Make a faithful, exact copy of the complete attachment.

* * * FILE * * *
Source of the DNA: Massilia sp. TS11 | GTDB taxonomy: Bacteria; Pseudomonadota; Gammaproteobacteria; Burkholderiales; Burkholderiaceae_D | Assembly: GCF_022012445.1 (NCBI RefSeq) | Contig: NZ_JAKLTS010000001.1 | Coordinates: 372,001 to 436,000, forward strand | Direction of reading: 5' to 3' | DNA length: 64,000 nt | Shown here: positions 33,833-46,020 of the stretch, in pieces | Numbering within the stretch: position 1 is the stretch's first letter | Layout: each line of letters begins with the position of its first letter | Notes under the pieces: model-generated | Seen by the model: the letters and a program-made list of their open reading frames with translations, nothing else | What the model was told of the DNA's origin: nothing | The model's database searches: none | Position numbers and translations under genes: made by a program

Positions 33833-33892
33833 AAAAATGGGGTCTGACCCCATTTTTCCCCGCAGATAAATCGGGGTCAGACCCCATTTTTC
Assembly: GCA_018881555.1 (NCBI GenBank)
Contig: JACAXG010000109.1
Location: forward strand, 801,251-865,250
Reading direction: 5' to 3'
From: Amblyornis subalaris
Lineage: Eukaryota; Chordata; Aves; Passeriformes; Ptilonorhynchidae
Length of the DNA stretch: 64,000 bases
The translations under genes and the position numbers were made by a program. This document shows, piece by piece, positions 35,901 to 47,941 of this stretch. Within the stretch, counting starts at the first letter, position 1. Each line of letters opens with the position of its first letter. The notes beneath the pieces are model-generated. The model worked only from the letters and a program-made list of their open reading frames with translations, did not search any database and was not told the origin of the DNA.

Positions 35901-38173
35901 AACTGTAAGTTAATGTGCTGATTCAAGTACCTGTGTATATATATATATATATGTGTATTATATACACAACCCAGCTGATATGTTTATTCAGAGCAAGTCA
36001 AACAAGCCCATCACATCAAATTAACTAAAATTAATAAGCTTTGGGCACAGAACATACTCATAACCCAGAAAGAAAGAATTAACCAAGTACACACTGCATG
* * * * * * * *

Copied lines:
Source of the DNA: Massilia sp. TS11 | GTDB taxonomy: Bacteria; Pseudomonadota; Gammaproteobacteria; Burkholderiales; Burkholderiaceae_D | Assembly: GCF_022012445.1 (NCBI RefSeq) | Contig: NZ_JAKLTS010000001.1 | Coordinates: 372,001 to 436,000, forward strand | Direction of reading: 5' to 3' | DNA length: 64,000 nt | Shown here: positions 33,833-46,020 of the stretch, in pieces | Numbering within the stretch: position 1 is the stretch's first letter | Layout: each line of letters begins with the position of its first letter | Notes under the pieces: model-generated | Seen by the model: the letters and a program-made list of their open reading frames with translations, nothing else | What the model was told of the DNA's origin: nothing | The model's database searches: none | Position numbers and translations under genes: made by a program

Positions 33833-33892
33833 AAAAATGGGGTCTGACCCCATTTTTCCCCGCAGATAAATCGGGGTCAGACCCCATTTTTC
Assembly: GCA_018881555.1 (NCBI GenBank)
Contig: JACAXG010000109.1
Location: forward strand, 801,251-865,250
Reading direction: 5' to 3'
From: Amblyornis subalaris
Lineage: Eukaryota; Chordata; Aves; Passeriformes; Ptilonorhynchidae
Length of the DNA stretch: 64,000 bases
The translations under genes and the position numbers were made by a program. This document shows, piece by piece, positions 35,901 to 47,941 of this stretch. Within the stretch, counting starts at the first letter, position 1. Each line of letters opens with the position of its first letter. The notes beneath the pieces are model-generated. The model worked only from the letters and a program-made list of their open reading frames with translations, did not search any database and was not told the origin of the DNA.

Positions 35901-38173
35901 AACTGTAAGTTAATGTGCTGATTCAAGTACCTGTGTATATATATATATATATGTGTATTATATACACAACCCAGCTGATATGTTTATTCAGAGCAAGTCA
36001 AACAAGCCCATCACATCAAATTAACTAAAATTAATAAGCTTTGGGCACAGAACATACTCATAACCCAGAAAGAAAGAATTAACCAAGTACACACTGCATG